Marathon Oil’s cash flows
In this part, we will discuss Marathon Oil’s (MRO) capex plans and free cash flow generation. In 2Q15, Marathon Oil’s cash flows from operations (or CFO) rose 32% to $408 million from $309 million a quarter ago. However, on a year-to-date basis, they decreased 72%. The fall was primarily due to lower oil and gas prices, partially offset by increased sales volumes in the North America E&P segment. In comparison, EOG Resources’ (EOG) 1H15 CFO dropped 56% over 1H14. Gulfport Energy’s (GPOR) 1H15 CFO decreased 31% compared to 1H14. SM Energy’s (SM) 1H15 CFO also decreased 23% over the same period. Marathon Oil is 0.8% of the iShares North American Natural Resources ETF (IGE).
Marathon Oil’s free cash flows
Marathon Oil’s free cash flows (or FCF), defined as operating cash flows less capital expenditure, had initially improved in the past 13 quarters. Between 4Q12 and 3Q14, it posted positive figures in four quarters. During this period, WTI (West Texas Intermediate) crude oil price averaged ~$97 per barrel, or more than double today’s price.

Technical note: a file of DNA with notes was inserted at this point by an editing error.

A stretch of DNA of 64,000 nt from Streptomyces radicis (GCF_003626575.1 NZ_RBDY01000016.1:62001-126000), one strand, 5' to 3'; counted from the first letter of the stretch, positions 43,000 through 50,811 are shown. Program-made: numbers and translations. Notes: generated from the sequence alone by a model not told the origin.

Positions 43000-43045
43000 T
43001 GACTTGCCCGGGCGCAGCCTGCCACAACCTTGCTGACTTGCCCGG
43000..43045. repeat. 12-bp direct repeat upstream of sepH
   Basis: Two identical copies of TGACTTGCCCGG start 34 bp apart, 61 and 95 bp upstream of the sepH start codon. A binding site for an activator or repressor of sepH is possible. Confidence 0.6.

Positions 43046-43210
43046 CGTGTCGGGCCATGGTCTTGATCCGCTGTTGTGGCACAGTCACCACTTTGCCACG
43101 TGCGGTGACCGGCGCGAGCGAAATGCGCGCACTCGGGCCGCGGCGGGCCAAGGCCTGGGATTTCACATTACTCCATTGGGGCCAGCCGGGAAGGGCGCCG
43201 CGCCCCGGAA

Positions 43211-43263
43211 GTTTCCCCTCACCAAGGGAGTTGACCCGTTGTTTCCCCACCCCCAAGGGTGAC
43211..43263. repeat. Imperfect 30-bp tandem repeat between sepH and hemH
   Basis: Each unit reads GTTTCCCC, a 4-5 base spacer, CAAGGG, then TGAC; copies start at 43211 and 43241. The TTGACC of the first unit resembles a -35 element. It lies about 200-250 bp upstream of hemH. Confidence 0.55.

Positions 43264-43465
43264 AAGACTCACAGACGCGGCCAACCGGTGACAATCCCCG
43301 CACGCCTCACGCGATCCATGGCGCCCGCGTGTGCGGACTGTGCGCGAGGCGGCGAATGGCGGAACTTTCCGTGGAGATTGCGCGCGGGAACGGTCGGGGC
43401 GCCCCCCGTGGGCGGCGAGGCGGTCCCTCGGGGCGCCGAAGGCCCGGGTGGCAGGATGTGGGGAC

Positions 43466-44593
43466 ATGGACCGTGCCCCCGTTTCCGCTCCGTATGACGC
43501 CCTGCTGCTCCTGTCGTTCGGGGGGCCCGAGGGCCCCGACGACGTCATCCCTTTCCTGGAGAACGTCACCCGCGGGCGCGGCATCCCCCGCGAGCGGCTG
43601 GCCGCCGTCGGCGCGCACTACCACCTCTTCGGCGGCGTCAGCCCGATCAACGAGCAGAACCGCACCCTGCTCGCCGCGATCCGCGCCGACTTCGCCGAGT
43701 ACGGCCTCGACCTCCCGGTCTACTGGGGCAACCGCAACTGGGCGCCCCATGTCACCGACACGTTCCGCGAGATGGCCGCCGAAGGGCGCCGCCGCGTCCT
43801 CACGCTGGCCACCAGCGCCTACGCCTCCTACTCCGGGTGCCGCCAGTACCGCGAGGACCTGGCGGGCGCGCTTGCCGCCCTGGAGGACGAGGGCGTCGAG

However, FCF has been registering negative figures since 3Q14, as crude oil prices started plummeting. In 2Q15, despite falling energy prices, MRO’s FCF improved to a negative $460 million from a negative $1.14 billion recorded in 1Q15. By 2Q15, MRO had $5.5 billion in liquidity, which consists of an undrawn $3 billion revolving credit facility, and $2.5 billion in cash and short-term investments. So, MRO has some leeway before its cash burn turns into a cash crunch.
Marathon Oil’s capex plans and FCF trend
Marathon Oil’s capex decreased from 1Q15 to 2Q15. This combined with the improvement in CFO reflects higher 2Q15 FCF. For 2015, its total capex is expected to be at or below $3.3 billion, nearly 39% lower than its 2014 capex.